Gifts of Good Cheer: Wax On, Show Off

  • Photo by Hans Hadorn
    Photo by Hans Hadorn
  • Shaun Tolson

At the time Hans Anwander founded the Swissvax company, he was enchanted with high-end automobiles but never set out to produce his waxes for them . . . at least not for commercial sale. Cars were not prevalent in Switzerland during the 1930s, so Anwander focused his company’s product line on more common applications—boats, furniture, and rain jackets. Any auto-specific waxes that Anwander produced he kept for his own personal use. Half a century later, when members of the family’s third generation joined the board of directors, Swissvax had gone international but still ignored the commercial car-care market. However, as Georg Weidmann, Anwander’s grandson, explains, that would soon change.

“We were never satisfied with what was out on the market,” Weidmann recalls. “We always preferred our own [waxes] for our cars.” The company’s board of directors didn’t put much stock in the younger generation’s suggestion to refocus the product line on automotive restoration and maintenance, but even as far back as the mid-1980s, Weidmann could see the potential. Today, as the ownerof Swissvax International and as a collector of historic automobiles, Weidmann oversees the production of numerous car-care products, including a handful of comprehensive packages geared toward serious car collectors and concours participants.

Just like all other Swissvax car-care products, these master kits developed from the family members’ interactions with their own cars and the products that they made. “We always had everything ready and nicely arranged so if there was a car club meeting or a concours, we could just grab our bags and go,” Weidmann says. Equipped with more than 20 products and applicators, the two most exclusive master kits include either a Concorso wax ($1,189) or a Crystal Rock wax ($2,299) and, as Weidmann explains, the differences between the two extend beyond the contrast in price.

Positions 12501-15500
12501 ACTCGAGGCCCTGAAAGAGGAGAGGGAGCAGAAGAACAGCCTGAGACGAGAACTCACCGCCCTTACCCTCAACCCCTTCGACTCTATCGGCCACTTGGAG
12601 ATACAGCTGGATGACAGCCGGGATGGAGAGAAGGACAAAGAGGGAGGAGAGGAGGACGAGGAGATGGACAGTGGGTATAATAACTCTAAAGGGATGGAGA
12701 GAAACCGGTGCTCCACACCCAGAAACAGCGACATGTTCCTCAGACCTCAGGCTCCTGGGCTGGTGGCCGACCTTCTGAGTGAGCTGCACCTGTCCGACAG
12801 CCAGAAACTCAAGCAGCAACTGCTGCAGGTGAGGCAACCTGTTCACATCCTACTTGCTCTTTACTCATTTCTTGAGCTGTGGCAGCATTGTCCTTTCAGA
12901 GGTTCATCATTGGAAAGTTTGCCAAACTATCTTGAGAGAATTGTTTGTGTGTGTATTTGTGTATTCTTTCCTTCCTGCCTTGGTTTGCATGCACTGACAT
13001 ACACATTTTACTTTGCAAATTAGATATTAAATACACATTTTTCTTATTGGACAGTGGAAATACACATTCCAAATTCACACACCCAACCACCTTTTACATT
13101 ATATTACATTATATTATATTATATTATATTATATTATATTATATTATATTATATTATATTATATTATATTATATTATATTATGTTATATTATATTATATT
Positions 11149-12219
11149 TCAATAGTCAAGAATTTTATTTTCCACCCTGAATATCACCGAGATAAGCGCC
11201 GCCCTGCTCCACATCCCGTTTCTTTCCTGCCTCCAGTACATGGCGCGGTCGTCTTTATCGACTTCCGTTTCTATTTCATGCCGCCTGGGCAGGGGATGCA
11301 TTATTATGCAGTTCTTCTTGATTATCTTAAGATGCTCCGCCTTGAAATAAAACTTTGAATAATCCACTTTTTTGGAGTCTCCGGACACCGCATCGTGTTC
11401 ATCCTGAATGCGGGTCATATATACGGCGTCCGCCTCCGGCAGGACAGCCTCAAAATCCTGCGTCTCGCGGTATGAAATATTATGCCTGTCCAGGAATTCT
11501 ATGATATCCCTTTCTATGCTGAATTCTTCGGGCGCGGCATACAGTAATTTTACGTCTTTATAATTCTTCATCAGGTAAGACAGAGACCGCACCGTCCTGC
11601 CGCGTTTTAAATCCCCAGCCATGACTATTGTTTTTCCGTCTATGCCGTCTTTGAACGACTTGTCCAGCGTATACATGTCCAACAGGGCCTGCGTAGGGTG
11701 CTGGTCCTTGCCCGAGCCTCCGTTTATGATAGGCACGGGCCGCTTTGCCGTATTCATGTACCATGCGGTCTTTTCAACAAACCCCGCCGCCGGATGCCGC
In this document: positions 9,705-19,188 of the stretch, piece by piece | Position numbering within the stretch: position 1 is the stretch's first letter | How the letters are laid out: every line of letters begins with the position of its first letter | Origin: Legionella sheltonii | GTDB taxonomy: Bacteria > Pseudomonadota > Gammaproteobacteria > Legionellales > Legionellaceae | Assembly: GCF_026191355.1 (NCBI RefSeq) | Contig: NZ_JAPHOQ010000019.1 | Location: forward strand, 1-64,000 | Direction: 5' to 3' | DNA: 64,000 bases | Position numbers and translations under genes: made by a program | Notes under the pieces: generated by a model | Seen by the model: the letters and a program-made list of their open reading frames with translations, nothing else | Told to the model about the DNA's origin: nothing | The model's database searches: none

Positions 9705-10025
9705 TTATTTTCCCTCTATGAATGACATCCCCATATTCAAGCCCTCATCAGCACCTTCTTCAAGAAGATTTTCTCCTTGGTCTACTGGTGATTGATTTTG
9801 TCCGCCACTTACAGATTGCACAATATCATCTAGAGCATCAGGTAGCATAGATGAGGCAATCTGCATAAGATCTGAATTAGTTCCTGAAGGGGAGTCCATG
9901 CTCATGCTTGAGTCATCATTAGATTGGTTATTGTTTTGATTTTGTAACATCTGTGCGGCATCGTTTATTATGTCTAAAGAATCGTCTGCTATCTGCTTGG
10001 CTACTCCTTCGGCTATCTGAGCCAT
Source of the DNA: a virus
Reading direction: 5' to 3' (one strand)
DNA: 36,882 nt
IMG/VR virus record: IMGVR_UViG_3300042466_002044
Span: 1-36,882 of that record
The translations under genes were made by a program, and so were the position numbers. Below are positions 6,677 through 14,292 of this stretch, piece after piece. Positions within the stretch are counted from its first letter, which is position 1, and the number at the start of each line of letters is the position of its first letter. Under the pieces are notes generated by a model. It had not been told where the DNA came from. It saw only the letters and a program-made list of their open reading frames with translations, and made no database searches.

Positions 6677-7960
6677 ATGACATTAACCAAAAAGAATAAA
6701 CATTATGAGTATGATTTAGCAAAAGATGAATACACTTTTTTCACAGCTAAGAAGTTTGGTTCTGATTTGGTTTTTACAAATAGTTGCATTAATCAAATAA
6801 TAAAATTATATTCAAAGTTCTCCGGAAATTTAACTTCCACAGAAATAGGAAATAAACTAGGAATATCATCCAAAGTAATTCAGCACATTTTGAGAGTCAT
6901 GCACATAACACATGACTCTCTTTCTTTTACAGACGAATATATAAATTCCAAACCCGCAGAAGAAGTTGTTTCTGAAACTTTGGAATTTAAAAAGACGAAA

Concorso wax—like the Crystal Rock variety—produces a lustrous, wet-looking shine, but it also includes filling agents that make minor scratches and other blemishes disappear. “The Concorso is very forgiving and far more usable for most of us,” Weidmann says. “You can use it on a paintwork that’s not perfect anymore.” The Crystal Rock wax, by comparison, does not conceal imperfections. Moreover, the Crystal Rock wax, which took four months to engineer, will accentuate a car’s shine but only if the car is painted in a dark, nonmetallic color. “Crystal Rock can produce the most fascinating shine—a real glow on the paintwork,” Weidmann says, “but only if the paintwork is capable of showing it.”

Nevertheless, Weidmann has seen some clients pay the additional money for Crystal Rock simply because the wax’s durability produces a coat that offers a full year of protection. (Concorso wax should be applied once every three months.) “It’s nice to wax your car, but I don’t want to do it every weekend,” he says, acknowledging that he’s partial to Crystal Rock for that reason. That said, when Weidmann uses the wax on the appropriate car, like his 1986 Mercedes-Benz 560 SL, the enjoyment, he says, extends far beyond time savings. “It shines like a Christmas bulb,” he says. “When it’s parked on Ocean Drive in South Beach, people stop and take pictures. It’s amazing.”

Swissvax, 305.219.8882, www.swissvax.us

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